P.O. Box 19062 Huntsville, Al. 35804
This Week's Column
by Bruce Walker @2016
When Electricity Came to Walker’s Bend
I have an idea that the Appalachian foothills of North Alabama and the culture it inspires is not very different from many of the rural settings across our great country, North, South, East and West.
In the early 1950’s when Alabama Power brought rural electrification to our area, there were many holdouts in our valley along the Coosa River in St Clair County, Alabama. When the electric salesman came to my Uncle Charnel and Aunt Versa’s farm and offered electricity to them, Uncle Charnel eyed him suspiciously, standing there in his crisp white shirt and clip on black tie. He asked, “How much is it going to cost?” “About $1.50 a month” replied the salesman. “Whew, that is an awful lot for light, we usually go to bed right after sundown, next thing I know you will want $1.65, and anyway, our bees’ wax candles work just fine. I collect the wax right from my own hives, don’t cost a thing.” Uncle Charnel crossed his arms and smiled, “How do you store this electricity? I don’t have in electricity proof cans to put it in.” The electric power man said it wasn’t stored at all but generated by water down at the dam and moved invisibly through overhead lines being installed on the side of the road. Uncle Charnel pushed his hat back on his head and said, “How do I know how much I used if it’s invisible?” The salesman responded, “We have a meter the electricity passes through; a wheel turns and measures the kilowatts you use.” “Kill -o -Watts’?” Uncle Charnel sounded incredulous, “The only thing I see being killed is my pocket book. Let me get this straight; I am buying something I can’t see, doesn’t smell, and has no weight?” He continued, “Your man will come around and look at this contraption called a kill-o-watt meter and tell me how much I have to pay? Sounds like a scheme to me.”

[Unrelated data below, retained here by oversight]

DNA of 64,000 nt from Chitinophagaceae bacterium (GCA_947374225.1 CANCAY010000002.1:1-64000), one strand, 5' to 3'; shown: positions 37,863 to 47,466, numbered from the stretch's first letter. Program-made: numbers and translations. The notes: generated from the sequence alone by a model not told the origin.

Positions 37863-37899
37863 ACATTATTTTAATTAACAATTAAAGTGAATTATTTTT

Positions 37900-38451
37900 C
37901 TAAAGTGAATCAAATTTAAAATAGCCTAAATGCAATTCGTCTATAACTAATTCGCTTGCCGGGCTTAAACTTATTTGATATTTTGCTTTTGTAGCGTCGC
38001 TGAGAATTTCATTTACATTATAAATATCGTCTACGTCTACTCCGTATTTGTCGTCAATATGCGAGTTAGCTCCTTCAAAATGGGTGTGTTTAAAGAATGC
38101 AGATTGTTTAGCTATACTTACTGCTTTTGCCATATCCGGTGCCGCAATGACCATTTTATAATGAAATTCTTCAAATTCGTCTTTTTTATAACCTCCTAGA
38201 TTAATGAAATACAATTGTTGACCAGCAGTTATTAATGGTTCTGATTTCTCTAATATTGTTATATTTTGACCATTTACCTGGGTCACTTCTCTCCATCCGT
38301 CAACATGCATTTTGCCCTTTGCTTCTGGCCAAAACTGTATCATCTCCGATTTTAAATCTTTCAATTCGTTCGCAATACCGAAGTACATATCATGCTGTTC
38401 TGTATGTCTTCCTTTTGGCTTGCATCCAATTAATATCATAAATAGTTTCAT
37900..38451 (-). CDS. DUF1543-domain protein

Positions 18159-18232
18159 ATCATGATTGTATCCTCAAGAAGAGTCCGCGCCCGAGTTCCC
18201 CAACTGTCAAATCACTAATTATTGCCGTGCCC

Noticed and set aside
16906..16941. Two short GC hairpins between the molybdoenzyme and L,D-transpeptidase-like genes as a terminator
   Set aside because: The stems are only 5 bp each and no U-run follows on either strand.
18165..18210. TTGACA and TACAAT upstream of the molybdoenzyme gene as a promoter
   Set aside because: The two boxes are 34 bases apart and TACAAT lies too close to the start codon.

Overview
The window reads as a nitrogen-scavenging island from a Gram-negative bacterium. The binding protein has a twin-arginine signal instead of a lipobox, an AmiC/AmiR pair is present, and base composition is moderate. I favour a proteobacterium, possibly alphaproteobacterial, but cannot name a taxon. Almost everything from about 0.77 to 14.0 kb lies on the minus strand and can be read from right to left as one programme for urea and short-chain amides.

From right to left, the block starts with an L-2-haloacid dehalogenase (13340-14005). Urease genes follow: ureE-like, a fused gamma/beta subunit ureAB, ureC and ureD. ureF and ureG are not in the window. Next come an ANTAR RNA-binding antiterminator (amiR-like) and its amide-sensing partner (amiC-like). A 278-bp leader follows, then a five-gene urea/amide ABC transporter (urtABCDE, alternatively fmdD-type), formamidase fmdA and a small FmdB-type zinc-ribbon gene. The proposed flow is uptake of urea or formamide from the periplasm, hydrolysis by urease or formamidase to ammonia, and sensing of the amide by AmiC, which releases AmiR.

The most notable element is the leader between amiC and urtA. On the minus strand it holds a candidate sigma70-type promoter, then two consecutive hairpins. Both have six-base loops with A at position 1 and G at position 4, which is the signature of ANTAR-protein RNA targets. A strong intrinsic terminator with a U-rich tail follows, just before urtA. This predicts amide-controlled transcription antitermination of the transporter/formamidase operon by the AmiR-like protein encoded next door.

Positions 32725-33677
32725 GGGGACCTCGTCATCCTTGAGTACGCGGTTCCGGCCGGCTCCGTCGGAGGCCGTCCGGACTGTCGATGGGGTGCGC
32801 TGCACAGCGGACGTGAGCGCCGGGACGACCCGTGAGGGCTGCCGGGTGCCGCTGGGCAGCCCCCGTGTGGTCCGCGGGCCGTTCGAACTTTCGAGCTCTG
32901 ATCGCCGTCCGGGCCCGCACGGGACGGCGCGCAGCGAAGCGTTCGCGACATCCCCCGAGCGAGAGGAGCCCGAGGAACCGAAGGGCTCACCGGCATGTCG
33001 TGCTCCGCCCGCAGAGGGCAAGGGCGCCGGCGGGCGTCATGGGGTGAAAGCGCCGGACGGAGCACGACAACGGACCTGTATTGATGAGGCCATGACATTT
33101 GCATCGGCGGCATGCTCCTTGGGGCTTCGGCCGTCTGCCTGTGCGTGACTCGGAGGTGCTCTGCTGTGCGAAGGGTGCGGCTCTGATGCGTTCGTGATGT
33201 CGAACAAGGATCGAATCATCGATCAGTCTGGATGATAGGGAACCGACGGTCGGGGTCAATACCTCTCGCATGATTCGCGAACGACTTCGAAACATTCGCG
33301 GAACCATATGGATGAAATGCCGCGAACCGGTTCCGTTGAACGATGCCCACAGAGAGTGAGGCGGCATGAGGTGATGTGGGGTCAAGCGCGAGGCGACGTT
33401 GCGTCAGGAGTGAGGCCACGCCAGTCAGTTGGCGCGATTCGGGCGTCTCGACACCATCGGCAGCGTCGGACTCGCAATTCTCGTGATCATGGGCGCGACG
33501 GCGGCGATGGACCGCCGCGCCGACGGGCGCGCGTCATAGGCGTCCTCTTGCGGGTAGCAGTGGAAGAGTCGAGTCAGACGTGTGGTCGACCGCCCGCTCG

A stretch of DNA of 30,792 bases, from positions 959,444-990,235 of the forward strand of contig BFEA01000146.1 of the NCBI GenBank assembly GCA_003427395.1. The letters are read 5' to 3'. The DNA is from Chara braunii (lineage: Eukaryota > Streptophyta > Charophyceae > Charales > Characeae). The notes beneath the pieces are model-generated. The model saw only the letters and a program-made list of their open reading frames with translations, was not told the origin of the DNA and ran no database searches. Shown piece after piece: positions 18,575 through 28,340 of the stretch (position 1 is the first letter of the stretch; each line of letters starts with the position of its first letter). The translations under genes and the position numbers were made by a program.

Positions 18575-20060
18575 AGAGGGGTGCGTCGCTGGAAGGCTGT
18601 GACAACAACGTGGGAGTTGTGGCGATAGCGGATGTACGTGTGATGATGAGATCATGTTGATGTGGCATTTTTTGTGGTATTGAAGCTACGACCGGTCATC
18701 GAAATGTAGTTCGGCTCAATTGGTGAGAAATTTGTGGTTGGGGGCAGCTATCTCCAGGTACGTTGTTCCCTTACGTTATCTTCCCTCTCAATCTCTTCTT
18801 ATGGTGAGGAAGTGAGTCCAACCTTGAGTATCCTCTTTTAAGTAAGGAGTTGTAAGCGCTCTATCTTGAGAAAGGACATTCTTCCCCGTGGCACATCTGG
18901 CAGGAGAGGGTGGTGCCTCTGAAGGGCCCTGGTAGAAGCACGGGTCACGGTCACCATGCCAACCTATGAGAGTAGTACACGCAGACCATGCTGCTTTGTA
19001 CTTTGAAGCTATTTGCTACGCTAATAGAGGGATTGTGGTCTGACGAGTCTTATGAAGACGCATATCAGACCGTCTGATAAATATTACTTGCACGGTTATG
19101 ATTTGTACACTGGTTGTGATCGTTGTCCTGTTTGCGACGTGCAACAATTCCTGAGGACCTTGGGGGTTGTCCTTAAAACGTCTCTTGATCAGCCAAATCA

Uncle Charnel finally agreed to be hooked up to electricity only because Aunt Versa had heard that everybody up and down the road was getting a meter and she didn’t want to be left out. It was a sign of keeping up with the times if an electric wire ran from the big pole out at the road and attached to a meter on the side of your house. This meant you were progressing, leaving the old ways behind and saying hello to a whole new world of refrigerators, sewing machines, television and bright lights. No longer were you tied to the sun-up to sun-down rhythm of nature. Uncle Charnel resisted upsetting this natural rhythm and for years, after sundown, when bright electric lights winked on at farm houses up and down the road, a soft glow of the bees’ wax candles could still be seen in Uncle Charnel’s and Aunt Versa’s window, along with the flickering light of the TV in the living room. He kept the light bulbs unscrewed; said that he didn’t want any electricity leaking. When you drove by and the light bulb on the front porch was burning; you knew Uncle Charnel and Aunt Versa were having company. He would get the bulbs out of a drawer and screw them in, lighting up the living room, porch and dining room, this was 1968 the year we put a man on the moon!! All I can say is Uncle Charnel and Aunt Versa didn’t have much of a utility bill and yes you can watch TV by candle light!
Bruce Walker Storyteller-Humorist......Funny with a Message